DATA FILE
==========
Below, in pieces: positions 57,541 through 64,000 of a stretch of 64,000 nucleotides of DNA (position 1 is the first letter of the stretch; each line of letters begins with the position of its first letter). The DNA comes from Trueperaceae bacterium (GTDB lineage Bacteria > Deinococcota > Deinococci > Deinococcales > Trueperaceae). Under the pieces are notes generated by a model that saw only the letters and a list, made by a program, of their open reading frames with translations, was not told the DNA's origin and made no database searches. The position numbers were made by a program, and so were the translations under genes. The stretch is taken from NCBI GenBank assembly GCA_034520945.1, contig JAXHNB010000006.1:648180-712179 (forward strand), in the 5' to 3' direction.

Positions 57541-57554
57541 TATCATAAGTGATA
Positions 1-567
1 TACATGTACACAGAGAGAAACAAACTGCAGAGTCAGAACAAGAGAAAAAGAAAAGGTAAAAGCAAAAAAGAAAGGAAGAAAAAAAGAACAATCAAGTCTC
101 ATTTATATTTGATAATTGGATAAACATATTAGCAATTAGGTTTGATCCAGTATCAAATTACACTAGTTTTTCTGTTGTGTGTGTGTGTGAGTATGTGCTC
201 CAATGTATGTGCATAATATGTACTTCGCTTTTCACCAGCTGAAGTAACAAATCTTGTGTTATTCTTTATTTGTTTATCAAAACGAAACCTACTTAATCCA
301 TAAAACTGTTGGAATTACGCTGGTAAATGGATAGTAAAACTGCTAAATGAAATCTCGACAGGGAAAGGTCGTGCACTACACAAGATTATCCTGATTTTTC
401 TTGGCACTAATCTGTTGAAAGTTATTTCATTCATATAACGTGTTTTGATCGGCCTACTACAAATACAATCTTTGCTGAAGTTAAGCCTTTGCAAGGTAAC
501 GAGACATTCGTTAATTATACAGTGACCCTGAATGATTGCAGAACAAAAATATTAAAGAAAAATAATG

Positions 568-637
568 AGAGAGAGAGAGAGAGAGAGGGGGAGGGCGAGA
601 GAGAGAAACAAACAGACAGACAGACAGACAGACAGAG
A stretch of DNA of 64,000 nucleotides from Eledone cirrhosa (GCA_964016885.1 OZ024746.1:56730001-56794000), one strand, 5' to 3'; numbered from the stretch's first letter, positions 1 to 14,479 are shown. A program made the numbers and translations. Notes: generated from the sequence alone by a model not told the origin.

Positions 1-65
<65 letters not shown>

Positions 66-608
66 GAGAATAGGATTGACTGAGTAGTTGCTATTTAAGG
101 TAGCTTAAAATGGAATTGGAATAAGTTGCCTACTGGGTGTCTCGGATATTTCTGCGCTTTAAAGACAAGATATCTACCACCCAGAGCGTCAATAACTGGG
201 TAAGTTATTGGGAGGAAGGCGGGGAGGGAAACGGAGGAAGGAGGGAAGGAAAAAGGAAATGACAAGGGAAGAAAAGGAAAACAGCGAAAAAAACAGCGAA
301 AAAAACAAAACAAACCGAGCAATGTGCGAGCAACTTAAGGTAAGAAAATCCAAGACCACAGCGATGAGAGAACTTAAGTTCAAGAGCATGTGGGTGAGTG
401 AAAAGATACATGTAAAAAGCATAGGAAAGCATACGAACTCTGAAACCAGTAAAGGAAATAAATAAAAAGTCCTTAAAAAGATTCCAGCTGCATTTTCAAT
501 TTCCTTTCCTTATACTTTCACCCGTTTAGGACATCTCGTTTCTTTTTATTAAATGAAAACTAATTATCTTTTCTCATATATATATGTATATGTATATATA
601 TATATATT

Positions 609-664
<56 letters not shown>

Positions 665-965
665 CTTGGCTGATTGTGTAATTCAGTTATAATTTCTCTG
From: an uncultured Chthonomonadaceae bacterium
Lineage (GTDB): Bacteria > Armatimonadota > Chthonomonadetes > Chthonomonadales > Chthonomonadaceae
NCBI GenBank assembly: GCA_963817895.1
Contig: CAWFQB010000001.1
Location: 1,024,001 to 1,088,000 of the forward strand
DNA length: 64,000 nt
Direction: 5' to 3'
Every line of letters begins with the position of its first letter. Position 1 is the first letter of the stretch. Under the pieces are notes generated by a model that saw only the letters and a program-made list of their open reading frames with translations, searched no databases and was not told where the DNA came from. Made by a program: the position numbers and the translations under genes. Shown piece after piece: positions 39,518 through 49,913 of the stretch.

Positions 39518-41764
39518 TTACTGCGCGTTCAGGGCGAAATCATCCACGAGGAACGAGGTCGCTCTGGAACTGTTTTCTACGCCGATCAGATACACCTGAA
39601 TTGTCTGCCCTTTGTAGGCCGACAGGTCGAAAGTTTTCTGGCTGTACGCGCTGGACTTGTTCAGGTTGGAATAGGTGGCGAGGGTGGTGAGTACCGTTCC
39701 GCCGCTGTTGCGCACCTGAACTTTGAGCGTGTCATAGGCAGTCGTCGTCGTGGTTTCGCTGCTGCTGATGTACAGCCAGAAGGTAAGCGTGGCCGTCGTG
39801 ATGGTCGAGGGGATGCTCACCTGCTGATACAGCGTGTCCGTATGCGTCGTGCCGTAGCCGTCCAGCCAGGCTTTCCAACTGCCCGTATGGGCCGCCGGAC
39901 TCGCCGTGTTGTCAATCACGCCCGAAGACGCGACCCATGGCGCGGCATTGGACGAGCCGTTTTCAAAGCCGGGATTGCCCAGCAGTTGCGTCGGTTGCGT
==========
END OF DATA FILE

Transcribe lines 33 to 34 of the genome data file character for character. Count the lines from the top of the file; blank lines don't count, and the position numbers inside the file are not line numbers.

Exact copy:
Location: 1,024,001 to 1,088,000 of the forward strand
DNA length: 64,000 nt